Diablo 3: Biting, Beating and Blacklisting the Hand That Feeds
Linux gamers (and everyone else) beware.
Playing Diablo 3 on Linux? Having a real fun time, until you suddenly find yourself banned for no particular reason? Well, them’s the breaks. And hey, it’s not like every single banning is targeted at you. So maybe if you appeal to Blizzard, they’ll help you.
What’s that? You’ve tried several times, but haven’t gotten anything other than your complaint status being changed to “Resolved” and customer support responding with, “This penalty has been upheld”? Surely this is a major issue. Surely, there are people doing things about it. But if you check out Cinema Blend’s article, and find out that, as one Devon Mullane puts it, “There’s a lot of nonchalance over this situation because its being seen as Blizzard-hate instead of pro-consumerism”?
Then, well, by that point, you’ve got plenty of reason to worry.
Welcome to yet another edition of “The Gaming Industry Bites the Multiple Hands That Feed it, But Who Cares Because There’s More Where That Came From?” Essentially, players who have been running Diablo 3 on Linux have found themselves the victims of cheating accusations and subsequent bans. This is only one complaint in a venerable ocean of Diablo 3 rage.
Even after the day one launch issues of not being able to connect to Blizzard’s sever – and if you can’t connect, forget about the single-player quest – several problems remain boiling under the surface. Users losing money and oddly contacting the FBI in the process. Money disappearing and receiving bans in return with no explanations. And for those users who have complained – or at the very least asked for an explanation, or tried to share these problems online via Blizzard’s forums, have found themselves to be the target of censorship and banning. As of now, Blizzard has not responded to the problems, instead projecting an “Everything is fine” air of arrogance. As Mullane continues:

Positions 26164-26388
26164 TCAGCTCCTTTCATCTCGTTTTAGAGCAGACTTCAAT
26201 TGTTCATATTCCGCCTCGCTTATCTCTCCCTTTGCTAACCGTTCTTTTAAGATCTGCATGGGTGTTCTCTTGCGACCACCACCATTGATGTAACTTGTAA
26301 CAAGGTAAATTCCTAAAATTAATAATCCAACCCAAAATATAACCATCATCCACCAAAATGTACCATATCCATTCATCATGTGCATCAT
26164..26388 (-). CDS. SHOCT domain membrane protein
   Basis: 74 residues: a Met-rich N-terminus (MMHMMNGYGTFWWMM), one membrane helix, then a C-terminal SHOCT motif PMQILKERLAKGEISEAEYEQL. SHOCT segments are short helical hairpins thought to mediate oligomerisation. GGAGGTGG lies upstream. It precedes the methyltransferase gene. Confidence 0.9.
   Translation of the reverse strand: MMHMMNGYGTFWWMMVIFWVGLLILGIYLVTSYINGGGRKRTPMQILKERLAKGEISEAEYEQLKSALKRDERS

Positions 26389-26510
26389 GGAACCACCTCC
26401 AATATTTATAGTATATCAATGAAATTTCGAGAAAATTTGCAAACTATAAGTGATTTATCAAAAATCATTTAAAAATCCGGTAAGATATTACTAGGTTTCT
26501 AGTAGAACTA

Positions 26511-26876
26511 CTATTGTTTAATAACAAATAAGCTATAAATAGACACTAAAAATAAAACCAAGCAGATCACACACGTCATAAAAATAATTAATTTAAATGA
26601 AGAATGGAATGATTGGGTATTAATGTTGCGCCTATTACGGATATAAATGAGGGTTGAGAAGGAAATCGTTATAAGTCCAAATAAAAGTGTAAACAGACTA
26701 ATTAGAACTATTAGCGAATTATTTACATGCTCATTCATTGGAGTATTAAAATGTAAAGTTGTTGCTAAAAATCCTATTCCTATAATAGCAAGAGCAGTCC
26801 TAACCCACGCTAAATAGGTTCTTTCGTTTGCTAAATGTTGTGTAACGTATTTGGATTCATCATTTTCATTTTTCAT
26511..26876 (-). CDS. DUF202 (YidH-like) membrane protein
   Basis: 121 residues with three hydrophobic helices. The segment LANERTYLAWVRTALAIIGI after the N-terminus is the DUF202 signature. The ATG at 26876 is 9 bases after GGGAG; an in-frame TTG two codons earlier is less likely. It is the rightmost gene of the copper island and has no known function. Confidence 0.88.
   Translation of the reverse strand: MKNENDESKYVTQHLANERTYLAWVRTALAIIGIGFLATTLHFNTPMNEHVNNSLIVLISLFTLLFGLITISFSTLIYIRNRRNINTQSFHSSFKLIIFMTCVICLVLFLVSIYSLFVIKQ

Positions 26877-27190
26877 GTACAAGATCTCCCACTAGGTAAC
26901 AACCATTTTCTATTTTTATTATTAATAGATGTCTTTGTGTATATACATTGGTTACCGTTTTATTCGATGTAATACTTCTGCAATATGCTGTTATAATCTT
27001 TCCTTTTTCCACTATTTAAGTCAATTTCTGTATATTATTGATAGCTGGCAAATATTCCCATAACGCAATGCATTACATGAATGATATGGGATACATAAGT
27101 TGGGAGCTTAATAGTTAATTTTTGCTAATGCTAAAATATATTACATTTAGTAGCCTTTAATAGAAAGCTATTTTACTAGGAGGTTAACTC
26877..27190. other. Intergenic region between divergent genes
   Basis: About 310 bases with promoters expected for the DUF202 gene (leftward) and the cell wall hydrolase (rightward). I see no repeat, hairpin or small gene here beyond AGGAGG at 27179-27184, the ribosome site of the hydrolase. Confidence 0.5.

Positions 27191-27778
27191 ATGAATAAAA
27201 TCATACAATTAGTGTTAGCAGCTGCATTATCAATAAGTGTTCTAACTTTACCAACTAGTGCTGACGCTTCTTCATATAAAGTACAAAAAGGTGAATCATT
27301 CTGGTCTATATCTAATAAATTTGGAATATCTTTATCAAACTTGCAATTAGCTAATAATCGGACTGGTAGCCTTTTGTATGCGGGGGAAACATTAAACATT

“Of course on the Blizzard side, they don’t really have to care. They got their sixty dollars for those they banned (more in some cases), and the people who are blissfully ignorant of the corporate **** being thrust into their, well, the RMAH is making them money so unless they suddenly get hit with a bunch of high profile lawsuits, they won’t even flinch.”
Then again, how many people actually have the guts to go up against Blizzard? It’s not about them having tons of money – it’s simply a case of the problems being viewed as happening to a small percentage of gamers, and hence not worth the fuss. Imagine if you were in a plum, influential position within a company, but several of your co-workers received little to no benefits and could do nothing to complain short of unionizing. Obviously your support would be invaluable, because the company doesn’t want to lose you or others like you. In the same way, unless the lion’s share of Diablo 3’s audience – the audience so casually dismissing these complaints as “Anti-Blizzard” and happily discussing their experiences of defeating Diablo – decide to stand with their fellow consumers, then Blizzard will continue thinking it can play hopscotch with consumers’ money and then covering their own backsides by censoring any bad press that may get out regarding “trolls” in their forums.
Is it too much to ask gamers to unionize? Is too much to try and form gamers’ rights groups so that they aren’t the victims of digital highway robbery? There are plenty of consumer rights groups to address grievances that people would have regarding faulty products and services. And if the gaming industry can have a ratings board, then why not this? Again, the onus falls on the gamers to take action. Because if there’s one thing malpractices do best, it’s starting small.